Anyhow, I devised my own formula, adding points for popularity and for representing an "era," having a style that's immediately recognizable and being the kind of person you can bring home to mom. And if you think I'm playing favorites, rest assured I hate the music of at least half the people on this list. The fun is figuring out who it might be, since I've been working on my backhand in late night Y! Music sessions.
Andrew Gold: Aside from singing the theme to The Last Great American Hero, Gold also was the one responsible for "Lonely Boy," a song about a boy who was lonely. Childhood piano lessons alienate you from the other kids. You learn to live with the perpetual wedgie.
24) Michael McDonald: Not just the voice for Verizon, but the silver fox who redefined the Doobie Brothers in their hour of need. So, will he one day sing the phone book?
Joe Jackson: An ornery guy who used the "New Wave" to garner attention before spinning his wheels in a million other musical directions and losing his audience and his commercial momentum in the process. He even went so far as to write a book and a symphony. That's a lot of work.
22) Ben Folds: Ben may be single-handedly responsible for the New Wave of Sensitive Piano Men. Or he may be left to flounder in the indifferent cultural abyss that awaits the rest of us. I say we smack him.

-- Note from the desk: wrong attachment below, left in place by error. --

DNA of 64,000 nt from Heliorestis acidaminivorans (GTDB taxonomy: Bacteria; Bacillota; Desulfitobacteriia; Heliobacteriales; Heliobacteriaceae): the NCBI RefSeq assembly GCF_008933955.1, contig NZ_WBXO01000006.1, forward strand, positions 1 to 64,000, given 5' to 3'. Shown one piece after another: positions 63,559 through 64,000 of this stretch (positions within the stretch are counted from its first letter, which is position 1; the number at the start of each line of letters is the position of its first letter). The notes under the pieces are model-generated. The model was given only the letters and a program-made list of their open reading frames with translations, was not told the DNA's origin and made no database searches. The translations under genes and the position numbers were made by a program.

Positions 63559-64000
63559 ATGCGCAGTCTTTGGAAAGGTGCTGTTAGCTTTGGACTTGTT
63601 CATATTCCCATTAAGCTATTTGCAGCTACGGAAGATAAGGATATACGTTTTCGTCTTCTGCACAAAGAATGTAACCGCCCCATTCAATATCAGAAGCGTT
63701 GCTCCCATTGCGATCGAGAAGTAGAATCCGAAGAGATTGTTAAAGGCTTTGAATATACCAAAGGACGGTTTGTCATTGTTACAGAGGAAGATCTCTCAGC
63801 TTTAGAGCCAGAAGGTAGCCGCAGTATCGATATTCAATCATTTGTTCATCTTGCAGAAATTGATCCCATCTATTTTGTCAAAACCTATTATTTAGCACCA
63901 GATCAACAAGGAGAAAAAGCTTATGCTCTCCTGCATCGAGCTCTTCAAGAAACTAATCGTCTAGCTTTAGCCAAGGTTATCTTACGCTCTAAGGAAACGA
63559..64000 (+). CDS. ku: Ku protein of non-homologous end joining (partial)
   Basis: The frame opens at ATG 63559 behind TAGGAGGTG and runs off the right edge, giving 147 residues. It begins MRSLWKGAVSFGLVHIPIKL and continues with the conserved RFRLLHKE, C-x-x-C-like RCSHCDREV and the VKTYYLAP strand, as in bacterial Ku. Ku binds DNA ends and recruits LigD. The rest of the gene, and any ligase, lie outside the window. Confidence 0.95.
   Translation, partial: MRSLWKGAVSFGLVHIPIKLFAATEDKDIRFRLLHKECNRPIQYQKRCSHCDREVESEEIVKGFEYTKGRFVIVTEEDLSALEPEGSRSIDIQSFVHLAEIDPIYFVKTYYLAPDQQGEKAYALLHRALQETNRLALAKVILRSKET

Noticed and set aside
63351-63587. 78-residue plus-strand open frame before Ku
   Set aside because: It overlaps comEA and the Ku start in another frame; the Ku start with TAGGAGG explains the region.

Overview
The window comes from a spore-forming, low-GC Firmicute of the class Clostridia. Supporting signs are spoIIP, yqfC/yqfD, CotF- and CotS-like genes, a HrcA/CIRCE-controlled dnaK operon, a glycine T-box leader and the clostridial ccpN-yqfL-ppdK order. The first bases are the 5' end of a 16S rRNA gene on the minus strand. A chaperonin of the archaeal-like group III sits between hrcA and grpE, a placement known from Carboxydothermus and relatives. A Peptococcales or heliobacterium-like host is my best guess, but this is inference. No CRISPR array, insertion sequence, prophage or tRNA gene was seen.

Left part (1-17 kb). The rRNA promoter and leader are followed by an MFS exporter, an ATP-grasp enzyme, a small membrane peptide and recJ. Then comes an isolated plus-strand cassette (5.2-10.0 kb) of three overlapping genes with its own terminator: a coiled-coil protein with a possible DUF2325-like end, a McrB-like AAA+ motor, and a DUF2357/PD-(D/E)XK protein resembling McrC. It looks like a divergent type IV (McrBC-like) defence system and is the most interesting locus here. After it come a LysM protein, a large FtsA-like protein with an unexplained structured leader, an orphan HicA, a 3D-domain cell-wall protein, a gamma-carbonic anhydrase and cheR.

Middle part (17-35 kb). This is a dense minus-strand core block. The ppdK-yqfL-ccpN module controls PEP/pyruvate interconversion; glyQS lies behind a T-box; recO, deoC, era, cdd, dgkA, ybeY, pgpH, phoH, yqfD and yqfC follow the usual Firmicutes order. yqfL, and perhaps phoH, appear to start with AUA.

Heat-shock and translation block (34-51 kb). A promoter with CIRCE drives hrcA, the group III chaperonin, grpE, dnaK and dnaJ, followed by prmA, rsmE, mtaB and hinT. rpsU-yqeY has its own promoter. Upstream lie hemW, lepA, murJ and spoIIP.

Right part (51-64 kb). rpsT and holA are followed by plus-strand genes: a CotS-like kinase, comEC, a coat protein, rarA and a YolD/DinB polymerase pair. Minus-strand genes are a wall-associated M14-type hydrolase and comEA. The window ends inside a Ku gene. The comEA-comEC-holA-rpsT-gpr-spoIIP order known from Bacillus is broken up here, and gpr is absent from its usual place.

Tom Waits: Everyone's noticed how Tom's voice has gotten odder and cragglier as he's grown older. Has anyone noticed how much slower his piano playing has gotten? Is that the sound of arthritis? Someone throw him some Doan's Pills!
20) Billy Preston: The only musician to ever be billed with the Beatles on one of their records. Even Eric Clapton didn't rate that. Pulling an Allen Klein, Preston also worked with the Rolling Stones and saved their career. Granted, they probably still liked Billy after all was said and done, since he didn't end up owning their recordings.
Sarah McLachlan: Give her credit for Lilith Fair for sure. But give her credit for loving animals. She's never resorted to cheap theatrics or cheesy novelties and remains one of those performers who no matter how many times I write about her am never sure whether it's "Mac" or "Mc." Always have to double-check.